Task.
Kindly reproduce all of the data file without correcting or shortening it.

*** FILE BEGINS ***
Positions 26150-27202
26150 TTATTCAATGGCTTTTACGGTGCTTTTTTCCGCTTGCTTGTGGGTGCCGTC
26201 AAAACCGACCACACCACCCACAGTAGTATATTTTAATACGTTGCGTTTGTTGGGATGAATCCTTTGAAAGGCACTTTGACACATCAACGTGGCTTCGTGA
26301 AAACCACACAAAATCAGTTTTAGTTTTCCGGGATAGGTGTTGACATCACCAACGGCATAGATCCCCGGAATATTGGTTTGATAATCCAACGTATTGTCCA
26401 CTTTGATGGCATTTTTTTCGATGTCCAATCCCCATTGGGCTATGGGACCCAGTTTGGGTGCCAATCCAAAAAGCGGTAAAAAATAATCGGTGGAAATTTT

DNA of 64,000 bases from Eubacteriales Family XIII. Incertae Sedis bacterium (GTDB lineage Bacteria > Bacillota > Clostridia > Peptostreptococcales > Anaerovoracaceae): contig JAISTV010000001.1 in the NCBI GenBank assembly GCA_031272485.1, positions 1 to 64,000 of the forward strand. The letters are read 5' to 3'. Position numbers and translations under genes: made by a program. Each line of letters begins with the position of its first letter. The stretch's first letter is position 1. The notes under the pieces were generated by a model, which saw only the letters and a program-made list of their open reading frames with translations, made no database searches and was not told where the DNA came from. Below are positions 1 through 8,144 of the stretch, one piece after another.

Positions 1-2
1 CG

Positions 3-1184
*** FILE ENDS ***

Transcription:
Positions 26150-27202
26150 TTATTCAATGGCTTTTACGGTGCTTTTTTCCGCTTGCTTGTGGGTGCCGTC
26201 AAAACCGACCACACCACCCACAGTAGTATATTTTAATACGTTGCGTTTGTTGGGATGAATCCTTTGAAAGGCACTTTGACACATCAACGTGGCTTCGTGA
26301 AAACCACACAAAATCAGTTTTAGTTTTCCGGGATAGGTGTTGACATCACCAACGGCATAGATCCCCGGAATATTGGTTTGATAATCCAACGTATTGTCCA
26401 CTTTGATGGCATTTTTTTCGATGTCCAATCCCCATTGGGCTATGGGACCCAGTTTGGGTGCCAATCCAAAAAGCGGTAAAAAATAATCGGTGGAAATTTT

DNA of 64,000 bases from Eubacteriales Family XIII. Incertae Sedis bacterium (GTDB lineage Bacteria > Bacillota > Clostridia > Peptostreptococcales > Anaerovoracaceae): contig JAISTV010000001.1 in the NCBI GenBank assembly GCA_031272485.1, positions 1 to 64,000 of the forward strand. The letters are read 5' to 3'. Position numbers and translations under genes: made by a program. Each line of letters begins with the position of its first letter. The stretch's first letter is position 1. The notes under the pieces were generated by a model, which saw only the letters and a program-made list of their open reading frames with translations, made no database searches and was not told where the DNA came from. Below are positions 1 through 8,144 of the stretch, one piece after another.

Positions 1-2
1 CG

Positions 3-1184